Tax Planning and Forecasting
In the good old days of accounting in the 90s according to Chad McKnight, Rowe Partners had computers but data entry was done by hand, keying in manual bank statements, reconciling cashbooks, printed workpapers all filed in a manilla folder; nice and neat, real old school.
This generally meant that no matter how hard the team worked, they were behind the 8 Ball and struggled to get work done. It was a scramble to get the end of year work done by the 15th May each year, just in time to tell our clients how well they did 11 months ago! And how much tax they had to pay.
Meetings were frustrating for both accountants and clients because if certain actions were taken earlier, it would have created opportunities to deliver tax savings but everything was discussed in past tense. Could have, would have, should have. But it was all too late.
With the introduction of GST in the early 2000’s, came the requirement for most businesses to update and report to the ATO every quarter. For many businesses this also created a new and beneficial opportunity for their Rowe Partners accountant to review, forecast and plan. This is what is now called Tax Planning and/or Tax Forecasting.
Tax Planning and Forecasting should be done by every business, every year. Having the information to hand to just know where you are at, and where you are going, helps to plan and make informed decisions.
In 2015 Rowe Partners also made a bold business decision to start putting all clients onto Xero, starting with Rowe Partners’ own business. This move to Xero combined with greater focus on tax planning as a service, has enabled our team of Rowe Partners accountants to get on the front foot for clients and forecast both business performance and tax. Fast forward to 2021 and the benefits of this decision are paying off for clients.
So, what exactly is involved and why should you do it?
Tax Planning or Tax Forecasting offers numerous benefits. For starters, it’s proactive rather than reactive, forward thinking rather than playing catch up in the management of your business finances. As a minimum it provides business with an estimate of profit for the year and therefore how much tax is going to be paid. At its best, tax planning can provide various options to help minimise tax by making changes (and investing in the business) prior to the end of the year when it is “not too late.” It enables your accountant to help you make changes to minimise tax payable at the same time as helping you to grow your net worth (non-financial and financial assets minus liabilities).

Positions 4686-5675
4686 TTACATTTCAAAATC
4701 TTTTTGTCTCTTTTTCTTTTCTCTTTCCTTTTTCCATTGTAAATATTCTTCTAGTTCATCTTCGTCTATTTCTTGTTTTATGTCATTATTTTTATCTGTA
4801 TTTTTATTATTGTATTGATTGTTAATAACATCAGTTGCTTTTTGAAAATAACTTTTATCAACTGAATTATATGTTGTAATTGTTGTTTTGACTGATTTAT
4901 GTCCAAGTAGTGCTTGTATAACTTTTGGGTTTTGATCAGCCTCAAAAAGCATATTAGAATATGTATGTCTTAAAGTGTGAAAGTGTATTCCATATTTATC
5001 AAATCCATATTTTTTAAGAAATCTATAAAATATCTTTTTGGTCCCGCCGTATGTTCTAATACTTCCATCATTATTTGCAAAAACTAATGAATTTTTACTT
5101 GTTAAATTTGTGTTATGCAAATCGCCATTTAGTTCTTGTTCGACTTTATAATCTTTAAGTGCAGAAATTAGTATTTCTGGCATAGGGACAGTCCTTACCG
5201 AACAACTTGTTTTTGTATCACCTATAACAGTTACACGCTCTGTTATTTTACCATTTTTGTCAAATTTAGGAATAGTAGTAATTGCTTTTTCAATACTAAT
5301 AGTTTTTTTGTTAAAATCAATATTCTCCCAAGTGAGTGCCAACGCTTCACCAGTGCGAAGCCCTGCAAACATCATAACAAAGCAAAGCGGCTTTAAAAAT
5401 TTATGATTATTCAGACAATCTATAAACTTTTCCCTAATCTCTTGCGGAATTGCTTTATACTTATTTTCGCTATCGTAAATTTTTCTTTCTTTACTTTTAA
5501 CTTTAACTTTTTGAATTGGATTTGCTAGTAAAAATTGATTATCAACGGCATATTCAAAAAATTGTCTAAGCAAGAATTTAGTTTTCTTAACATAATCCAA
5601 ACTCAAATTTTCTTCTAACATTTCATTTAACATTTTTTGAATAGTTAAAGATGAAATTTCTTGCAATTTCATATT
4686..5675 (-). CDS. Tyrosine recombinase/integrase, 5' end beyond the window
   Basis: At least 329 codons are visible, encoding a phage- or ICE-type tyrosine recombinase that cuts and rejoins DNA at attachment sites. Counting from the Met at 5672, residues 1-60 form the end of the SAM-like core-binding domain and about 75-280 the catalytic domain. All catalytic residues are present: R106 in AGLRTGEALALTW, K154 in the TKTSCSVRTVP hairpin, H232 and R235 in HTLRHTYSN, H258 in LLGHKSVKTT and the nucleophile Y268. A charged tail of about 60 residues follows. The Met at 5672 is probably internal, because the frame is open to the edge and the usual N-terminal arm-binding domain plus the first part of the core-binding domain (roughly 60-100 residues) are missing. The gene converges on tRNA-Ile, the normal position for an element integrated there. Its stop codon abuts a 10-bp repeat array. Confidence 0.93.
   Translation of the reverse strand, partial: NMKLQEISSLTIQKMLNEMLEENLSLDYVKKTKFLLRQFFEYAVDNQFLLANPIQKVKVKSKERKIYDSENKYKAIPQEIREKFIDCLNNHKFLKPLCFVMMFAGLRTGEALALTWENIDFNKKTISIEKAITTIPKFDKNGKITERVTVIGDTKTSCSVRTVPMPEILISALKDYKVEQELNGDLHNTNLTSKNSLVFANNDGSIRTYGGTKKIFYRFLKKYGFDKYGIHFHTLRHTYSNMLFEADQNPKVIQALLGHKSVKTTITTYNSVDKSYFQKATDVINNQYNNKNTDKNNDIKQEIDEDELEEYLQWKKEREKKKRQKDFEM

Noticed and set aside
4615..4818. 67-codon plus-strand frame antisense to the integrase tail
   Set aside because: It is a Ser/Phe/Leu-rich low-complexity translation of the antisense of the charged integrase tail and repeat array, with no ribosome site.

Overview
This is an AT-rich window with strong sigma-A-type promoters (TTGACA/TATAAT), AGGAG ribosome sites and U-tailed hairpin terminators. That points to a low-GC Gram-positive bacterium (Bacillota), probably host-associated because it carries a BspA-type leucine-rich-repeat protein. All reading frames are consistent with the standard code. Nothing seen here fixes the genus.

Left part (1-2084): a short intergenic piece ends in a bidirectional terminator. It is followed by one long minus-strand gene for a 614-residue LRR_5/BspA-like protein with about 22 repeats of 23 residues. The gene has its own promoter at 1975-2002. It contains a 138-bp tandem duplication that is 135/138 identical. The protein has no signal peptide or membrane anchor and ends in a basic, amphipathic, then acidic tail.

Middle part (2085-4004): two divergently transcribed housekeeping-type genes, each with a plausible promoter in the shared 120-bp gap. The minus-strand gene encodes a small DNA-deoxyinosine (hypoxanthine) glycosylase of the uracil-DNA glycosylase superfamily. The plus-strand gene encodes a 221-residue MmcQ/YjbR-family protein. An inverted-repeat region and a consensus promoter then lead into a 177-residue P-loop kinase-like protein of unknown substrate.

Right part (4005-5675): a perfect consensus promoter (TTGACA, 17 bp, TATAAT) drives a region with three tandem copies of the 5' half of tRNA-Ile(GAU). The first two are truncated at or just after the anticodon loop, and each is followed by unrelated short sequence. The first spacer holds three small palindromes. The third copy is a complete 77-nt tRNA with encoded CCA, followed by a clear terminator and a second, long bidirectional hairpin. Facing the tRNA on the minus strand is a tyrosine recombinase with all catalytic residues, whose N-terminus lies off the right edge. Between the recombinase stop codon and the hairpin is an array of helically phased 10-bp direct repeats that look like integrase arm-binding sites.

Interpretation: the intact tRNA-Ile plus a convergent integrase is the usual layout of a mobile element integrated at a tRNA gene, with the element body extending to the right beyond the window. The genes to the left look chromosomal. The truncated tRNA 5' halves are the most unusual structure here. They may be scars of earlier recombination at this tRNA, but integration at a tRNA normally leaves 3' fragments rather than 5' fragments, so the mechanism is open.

What’s the difference between Tax Planning and Tax Forecasting?
Tax Planning and Tax Forecasting are essentially the same thing, however there are some notable differences.
Tax Forecasting involves predicting how much tax is going to be paid at the end of the year. Generally, this is once all the options to help minimise tax have already been exhausted.
Tax Planning involves firstly Tax Forecasting and then reviewing the various options available including:
Ensuring lower tax thresholds are utilised.
Acquiring Deductible Assets
Farm Management Deposits
Maximising deductible super contributions
Tax minimisation with a view to greater wealth creation
Another opportunity to look at your business.
These options are explored and put into the Forecast to estimate the tax payable if one or all of these are done.
The benefits of Tax Forecasting & Tax Planning are numerous helping to:
Manage cashflow by knowing how much tax (if any) you need to pay.
Explore opportunities to minimise Tax;
Maximise your disposable income;